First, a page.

Review by Frank Plowright
Via biological regeneration Ra’s Al Ghul has lived for centuries, sustained via chemical baths in Lazarus Pits located in very few remote places around Earth. Having fought him time and again, Batman has pursued a policy of locating those places and rendering the Lazarus Pits definitively inaccessible. As Death and the Maidens begins, this policy is having an effect. An ageing and ailing Ra’s Al Ghul is on the verge of dying, and he’s desperate enough to offer Batman something he really wants.
In the past this has been his daughter Talia, but Greg Rucka has other plans for her in this consistently intriguing story. He perpetuates wonder and tension via providing Batman with a form of what he’s been promised, underscored with a hefty side plate of being careful what one wishes for as reality rarely meets expectation. Rucka also underlines the way he’s always viewed Batman from the time he first wrote the character in New Gotham. When asked what he is, Batman replies that he’s a detective. It’s a neat and simple encapsulation of great consequence. Rucka’s good at defining characters via motivation, and that extends to the maidens of the title, as the primary theme is that of sacrifice. In addition to what Bruce Wayne has sacrificed to be Batman there are the less willing sacrifices endured by a new character, Nyssa. She’s a previously unrevealed daughter of Ra’s Al Ghul, one who accompanied him through much of the 19th century before a parting of the ways, and what she endured is gradually disclosed, giving her good reasons for opposing his plans.
Klaus Janson’s art is very variable. In places it’s excellent at establishing mood, and he devises some nice decorative vistas, yet elsewhere he almost sabotages the intended mood by failing to convey the emotional depth. His figurework is questionable at times, and by the final chapter it’s become very sloppy, with a ludicrous portrayal of Talia.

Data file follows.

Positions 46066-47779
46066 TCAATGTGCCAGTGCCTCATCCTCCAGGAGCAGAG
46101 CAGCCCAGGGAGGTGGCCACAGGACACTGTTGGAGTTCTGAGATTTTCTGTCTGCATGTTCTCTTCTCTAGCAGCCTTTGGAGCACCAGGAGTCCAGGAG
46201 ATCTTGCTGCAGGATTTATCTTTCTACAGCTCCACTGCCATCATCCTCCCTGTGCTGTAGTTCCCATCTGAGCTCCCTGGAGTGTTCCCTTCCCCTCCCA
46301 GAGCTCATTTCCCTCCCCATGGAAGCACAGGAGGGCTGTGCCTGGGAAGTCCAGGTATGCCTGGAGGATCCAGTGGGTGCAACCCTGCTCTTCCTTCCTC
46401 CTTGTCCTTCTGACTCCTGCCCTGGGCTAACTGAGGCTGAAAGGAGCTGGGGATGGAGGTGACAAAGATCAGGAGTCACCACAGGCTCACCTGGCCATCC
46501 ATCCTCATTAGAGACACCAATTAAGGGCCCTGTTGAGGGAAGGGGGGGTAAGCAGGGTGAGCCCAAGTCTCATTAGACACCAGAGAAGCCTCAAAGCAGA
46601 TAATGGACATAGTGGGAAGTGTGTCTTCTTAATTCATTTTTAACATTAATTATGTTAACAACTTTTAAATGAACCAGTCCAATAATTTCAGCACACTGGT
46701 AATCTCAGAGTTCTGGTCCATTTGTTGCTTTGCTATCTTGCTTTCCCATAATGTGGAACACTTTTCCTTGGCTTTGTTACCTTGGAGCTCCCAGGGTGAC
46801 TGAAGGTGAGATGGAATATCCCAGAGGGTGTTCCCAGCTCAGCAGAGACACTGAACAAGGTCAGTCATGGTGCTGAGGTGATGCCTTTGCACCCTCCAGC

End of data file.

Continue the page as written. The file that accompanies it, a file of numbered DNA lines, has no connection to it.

Rucka’s stories are strongly character based, and this is no exception, raising interesting questions about all the major participants, and with a fine supporting role for Alfred the butler as Batman’s prodding conscience. It doesn’t entirely convince, though, with an ending suggesting almost everyone has been manipulated throughout. His agenda has always been the priority for Ra’s Al Ghul, reinforced here in harrowing terms, and in the final knockings his plan has too many variables to withstand scrutiny. Still, it’s been a thrilling ride and this is a superior Batman graphic novel, so much so that’s it’s now been reissued as a hardcover deluxe edition with bonus features.
It’s a shame sequential comics tend to diminish viability. Nyssa, here credible and dangerous, became a wasted character, and much of what Rucka and Janson achieved was later undermined by the less considered The Resurrection of Ra’s Al Ghul.